6. Enthusiastic Entity
If you can’t be seen to be a high-energy leader with the ability to enthuse the team and get them motivated then don’t step up to the role of scrum master. It’s an agile role and you need to have an agile mind to deal with it.

7. Improving Intrapreneur
The intrapreneur is a person within a large corporation who takes direct responsibility for turning an idea into a profitable finished product through assertive risk-taking and innovation. You will do this and continually strive to grow your craft by learning new tools and techniques to manage yourself and the team.

8. Fight Fixer
Where there are disagreements the you must facilitate alternatives or different approaches so that conflicts are resolved quickly and effectively. Fix fights frighteningly fast!

9. Empowering Entrepreneur
An entrepreneur is a person who organizes, operates, and assumes the risk for a business venture. This kind of spirit is great to have in a team and it is up to you as scrum master to provide it.

10. Transparent Trustee
There is a trust between the team, the product owner and the scrum master and it is your job to bring disclosure and transparency to the business about development and grow business trust

11. Discussive Dude
Discussion is vital in a scrum team to ensure that everyone communicates what they are doing and to help them understand what others are doing. Additionally, if there are problems or impediments to progress, the scrum master needs to know as soon as possible, so make sure talk to your team frequently.

“I Am Not A Number, I Am A Free Man!”

No one likes to be numbered, categorised, graded, pigeonholed, ranked, classified or otherwise grouped into a systematic or a similalry defined logical set. We’re all individuals, right? Especially ‘us’ IT, techie-type individuals. We’re as unique as virtual grains of sand on a synthetic beach, washed up by the tides of cyber-space. We like to flaunt our egoistic personalities by adopting avatars, twitter handles and pen names etc., and we do it all in the name of individualistic pursuits or anonymity on the web. We like to distinguish and uniquely identify ourselves in the blogosphere, on forums, in games arenas and chat rooms or wherever it is we may electronically hang out and virtually socialise.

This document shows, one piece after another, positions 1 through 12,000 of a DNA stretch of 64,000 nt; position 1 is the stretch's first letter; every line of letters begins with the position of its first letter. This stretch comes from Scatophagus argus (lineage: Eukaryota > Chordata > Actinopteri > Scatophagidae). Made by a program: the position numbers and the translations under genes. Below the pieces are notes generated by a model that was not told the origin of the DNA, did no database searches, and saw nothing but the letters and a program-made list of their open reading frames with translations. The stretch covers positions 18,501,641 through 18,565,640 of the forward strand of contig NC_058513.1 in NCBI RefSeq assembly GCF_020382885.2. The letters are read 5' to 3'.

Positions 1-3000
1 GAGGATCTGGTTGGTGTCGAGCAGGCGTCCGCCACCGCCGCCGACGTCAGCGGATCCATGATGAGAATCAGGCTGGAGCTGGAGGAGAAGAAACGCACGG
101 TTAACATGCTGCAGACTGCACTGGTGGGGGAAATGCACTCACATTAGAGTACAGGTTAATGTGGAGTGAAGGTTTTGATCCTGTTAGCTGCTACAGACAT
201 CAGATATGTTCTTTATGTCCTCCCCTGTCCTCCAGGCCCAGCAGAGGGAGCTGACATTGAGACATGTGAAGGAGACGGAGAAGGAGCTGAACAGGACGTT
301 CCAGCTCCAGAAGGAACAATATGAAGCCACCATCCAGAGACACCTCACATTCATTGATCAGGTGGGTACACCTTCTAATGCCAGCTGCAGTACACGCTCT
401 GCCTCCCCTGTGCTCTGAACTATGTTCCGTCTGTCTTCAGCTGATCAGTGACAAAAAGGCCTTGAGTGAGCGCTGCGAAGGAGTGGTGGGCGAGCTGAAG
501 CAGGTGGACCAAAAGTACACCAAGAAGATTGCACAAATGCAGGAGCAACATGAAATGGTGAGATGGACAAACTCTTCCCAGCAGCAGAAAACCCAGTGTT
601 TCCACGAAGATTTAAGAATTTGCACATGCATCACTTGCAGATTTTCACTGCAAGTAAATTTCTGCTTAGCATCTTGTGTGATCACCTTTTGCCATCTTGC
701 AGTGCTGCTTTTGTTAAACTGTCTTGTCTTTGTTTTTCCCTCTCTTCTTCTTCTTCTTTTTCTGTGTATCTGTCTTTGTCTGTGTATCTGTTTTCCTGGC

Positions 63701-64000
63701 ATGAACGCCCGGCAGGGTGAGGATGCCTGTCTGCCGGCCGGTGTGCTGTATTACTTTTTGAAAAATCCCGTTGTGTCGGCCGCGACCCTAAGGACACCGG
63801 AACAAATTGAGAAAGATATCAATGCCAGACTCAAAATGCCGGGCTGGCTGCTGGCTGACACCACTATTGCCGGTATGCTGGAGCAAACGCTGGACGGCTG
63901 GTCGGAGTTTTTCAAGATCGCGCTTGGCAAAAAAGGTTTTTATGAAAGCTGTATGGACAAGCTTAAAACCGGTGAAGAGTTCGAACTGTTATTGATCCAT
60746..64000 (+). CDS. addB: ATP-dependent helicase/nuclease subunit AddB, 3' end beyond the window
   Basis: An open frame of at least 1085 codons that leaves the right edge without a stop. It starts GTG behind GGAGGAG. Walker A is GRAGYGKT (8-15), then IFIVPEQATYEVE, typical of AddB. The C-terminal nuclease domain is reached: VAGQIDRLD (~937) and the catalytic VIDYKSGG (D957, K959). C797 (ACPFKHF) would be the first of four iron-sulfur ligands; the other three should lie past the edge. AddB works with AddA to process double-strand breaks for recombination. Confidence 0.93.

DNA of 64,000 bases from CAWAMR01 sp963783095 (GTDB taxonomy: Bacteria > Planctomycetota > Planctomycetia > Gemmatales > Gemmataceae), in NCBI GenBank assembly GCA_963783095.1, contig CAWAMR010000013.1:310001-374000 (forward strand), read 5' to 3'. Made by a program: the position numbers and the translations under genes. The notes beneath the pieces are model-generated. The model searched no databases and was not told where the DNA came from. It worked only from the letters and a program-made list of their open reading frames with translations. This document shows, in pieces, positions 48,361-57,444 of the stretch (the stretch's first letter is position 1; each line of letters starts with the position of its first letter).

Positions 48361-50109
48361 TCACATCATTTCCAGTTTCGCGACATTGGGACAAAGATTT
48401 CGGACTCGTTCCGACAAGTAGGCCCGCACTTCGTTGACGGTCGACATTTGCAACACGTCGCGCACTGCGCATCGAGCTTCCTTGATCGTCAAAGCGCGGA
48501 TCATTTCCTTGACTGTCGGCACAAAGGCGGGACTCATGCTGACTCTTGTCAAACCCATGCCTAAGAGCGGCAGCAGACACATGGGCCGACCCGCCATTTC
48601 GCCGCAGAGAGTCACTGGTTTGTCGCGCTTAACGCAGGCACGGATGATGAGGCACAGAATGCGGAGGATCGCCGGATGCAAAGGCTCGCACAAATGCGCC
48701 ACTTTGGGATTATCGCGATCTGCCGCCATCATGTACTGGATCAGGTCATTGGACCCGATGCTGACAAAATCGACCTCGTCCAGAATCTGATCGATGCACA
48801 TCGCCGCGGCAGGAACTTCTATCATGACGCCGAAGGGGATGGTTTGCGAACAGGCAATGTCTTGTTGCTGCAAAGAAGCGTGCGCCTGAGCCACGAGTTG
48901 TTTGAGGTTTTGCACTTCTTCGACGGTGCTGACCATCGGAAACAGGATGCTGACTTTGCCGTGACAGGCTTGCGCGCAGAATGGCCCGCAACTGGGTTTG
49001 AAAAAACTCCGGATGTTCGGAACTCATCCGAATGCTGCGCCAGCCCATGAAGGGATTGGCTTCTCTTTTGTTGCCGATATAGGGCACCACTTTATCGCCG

Well, I have news for you. According to this article we’re ALL going to be reduced to one of only three functional possibilities;

1. Consultants
2. Project managers
3. Developers

Now that the post is nearly one year old, is it still actually the case, or was it ever the case? Do we look around our offices and see only Consultants, Project Managers and Developers? And if we do, what then? Does that mean we’re more efficient or less creative? Now, call me boring but I’m all up for seeing and utilising the differences in people, and whilst we may broadly fit into categories I really don’t see the benefit of this mundane, over simplistic approach. After all do we not already relish in shoe-horning ourselves into rather pointless categories of height, size, race, religion etc.? And where exactly has that go us?

But this is not a philosophical debate, it’s practical one and I personally think that, in the IT industry there are more roles than just Consultants, Projects Managers and Developers. I mean if we’re going to be pedantic about it, what about the role of scrum master? Granted it’s a managerial-type role, but it’s mainly a servant leader role and usually not development orientated nor indeed does it necessarily involve managing projects as a whole. The fact that people have wide and varied skills is a good thing; it allows for, and is conducive towards creative thought processes, compromising attitudes and entrepreneurial ideas. If we were all the same or even broadly the same, what a dismally boring place we would have on our hands and how pathetically bland our work environments would be.

I could write more on this here, but it might appear as a rant and I am reminded this is a blog, so let’s consider and respond to the points raised on the website mentioned above.

Consultants first then…

1. Consultants

“Lets face it, all but the largest enterprises would prefer to not to have any IT professionals on staff, or at least as few as possible. It’s nothing personal against geeks, it’s just that IT pros are expensive and when IT departments get too big and centralized they tend to become experts at saying, NO. They block more progress than they enable.”